It shouldn’t be any real surprise that Soderbergh crafted a Covid-era thriller that speaks to our moment brilliantly. Early in 2020, the Academy-award winning filmmaker received a lot of attention for his prescient pandemic film Contagion (2011), an extraordinary film that rocketed to the top of VOD charts during the pandemic. Due to this, he has often been asked for his opinions on the pandemic while in interviews for his recent features (which I highly recommend seeking out), he is one of the great talkers of Hollywood. Since March 2020, Soderbergh has crafted three enjoyable features for HBO Max with Let Them All Talk (2020), No Sudden Move (2021), and Kimi at a feverish pace that can be felt throughout each film.
After the unjust cancellation of the excellent High Fidelity (2021), a show that confirmed Kravitz’s bonafides as a magnetic screen presence ready to become a star, I was eagerly anticipating her next project. The pairing of Soderbergh and Kravitz is perfect, as they match each other’s nervy exuberance that creates friction at the heart of Kimi that gives the film an enjoyably frenetic energy.
The film is also buoyed by frequent collaborator Cliff Martinez’s charming score that focuses on longer mood pieces overplaying up the paranoia thriller elements of the film. Soderbergh clearly enjoys living in the world of the genre but is always cautious to never dip too heavily into certain tropes. This allows him to stay ahead of his audience whilst never exuding smugness, something that Martinez is crucial in achieving.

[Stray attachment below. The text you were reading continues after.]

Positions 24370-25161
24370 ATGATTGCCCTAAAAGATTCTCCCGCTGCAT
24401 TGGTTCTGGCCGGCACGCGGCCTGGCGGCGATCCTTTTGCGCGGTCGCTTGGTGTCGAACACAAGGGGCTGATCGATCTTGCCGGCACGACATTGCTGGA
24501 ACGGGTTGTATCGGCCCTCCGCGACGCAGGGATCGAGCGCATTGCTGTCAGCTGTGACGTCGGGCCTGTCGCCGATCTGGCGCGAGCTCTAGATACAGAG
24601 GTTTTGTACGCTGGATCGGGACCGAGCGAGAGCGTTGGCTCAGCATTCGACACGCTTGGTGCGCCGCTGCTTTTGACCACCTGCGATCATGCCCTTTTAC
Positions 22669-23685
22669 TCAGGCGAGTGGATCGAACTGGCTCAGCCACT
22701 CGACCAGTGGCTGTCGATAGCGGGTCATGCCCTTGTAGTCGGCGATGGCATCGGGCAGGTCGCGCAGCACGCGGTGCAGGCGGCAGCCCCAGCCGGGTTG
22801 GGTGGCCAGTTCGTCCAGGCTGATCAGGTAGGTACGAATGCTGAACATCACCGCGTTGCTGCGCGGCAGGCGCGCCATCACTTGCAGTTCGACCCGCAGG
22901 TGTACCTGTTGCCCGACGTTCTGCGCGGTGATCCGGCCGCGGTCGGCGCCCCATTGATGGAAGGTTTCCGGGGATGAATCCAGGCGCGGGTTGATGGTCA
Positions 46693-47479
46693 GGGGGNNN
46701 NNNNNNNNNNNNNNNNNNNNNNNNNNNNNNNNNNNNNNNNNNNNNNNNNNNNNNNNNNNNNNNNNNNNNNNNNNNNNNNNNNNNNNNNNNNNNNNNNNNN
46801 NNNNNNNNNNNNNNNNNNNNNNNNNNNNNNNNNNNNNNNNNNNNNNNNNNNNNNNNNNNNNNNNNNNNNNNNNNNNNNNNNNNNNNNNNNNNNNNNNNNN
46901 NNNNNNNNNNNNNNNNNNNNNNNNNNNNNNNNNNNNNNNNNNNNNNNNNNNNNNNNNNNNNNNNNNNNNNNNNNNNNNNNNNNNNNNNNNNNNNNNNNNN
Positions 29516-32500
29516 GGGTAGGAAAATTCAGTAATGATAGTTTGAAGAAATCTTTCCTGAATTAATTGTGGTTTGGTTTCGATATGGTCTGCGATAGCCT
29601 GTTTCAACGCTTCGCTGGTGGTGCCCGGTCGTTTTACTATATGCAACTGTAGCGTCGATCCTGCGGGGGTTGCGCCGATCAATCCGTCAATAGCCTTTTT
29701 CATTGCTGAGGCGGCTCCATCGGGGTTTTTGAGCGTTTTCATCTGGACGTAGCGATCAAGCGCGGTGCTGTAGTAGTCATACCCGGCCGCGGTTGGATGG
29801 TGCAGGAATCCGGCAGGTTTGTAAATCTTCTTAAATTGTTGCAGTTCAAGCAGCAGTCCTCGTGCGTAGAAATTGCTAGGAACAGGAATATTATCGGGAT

The acclaimed director has experimented with paranoid thrillers in the past with Unsane (2018), an enjoyable film shot on an iPhone which ultimately felt more like a genre exercise than a high-quality film, something he has achieved here.
Soderbergh, taking up his regular posts as director, cinematographer (as Peter Andrews), and editor (as Mary Ann Bernard), never ceases to amaze in his innovation at shooting single location scenes whilst maintaining a relentless efficiency in shotmaking. You can never accuse the academy award-winning filmmaker of taking the long way round a story.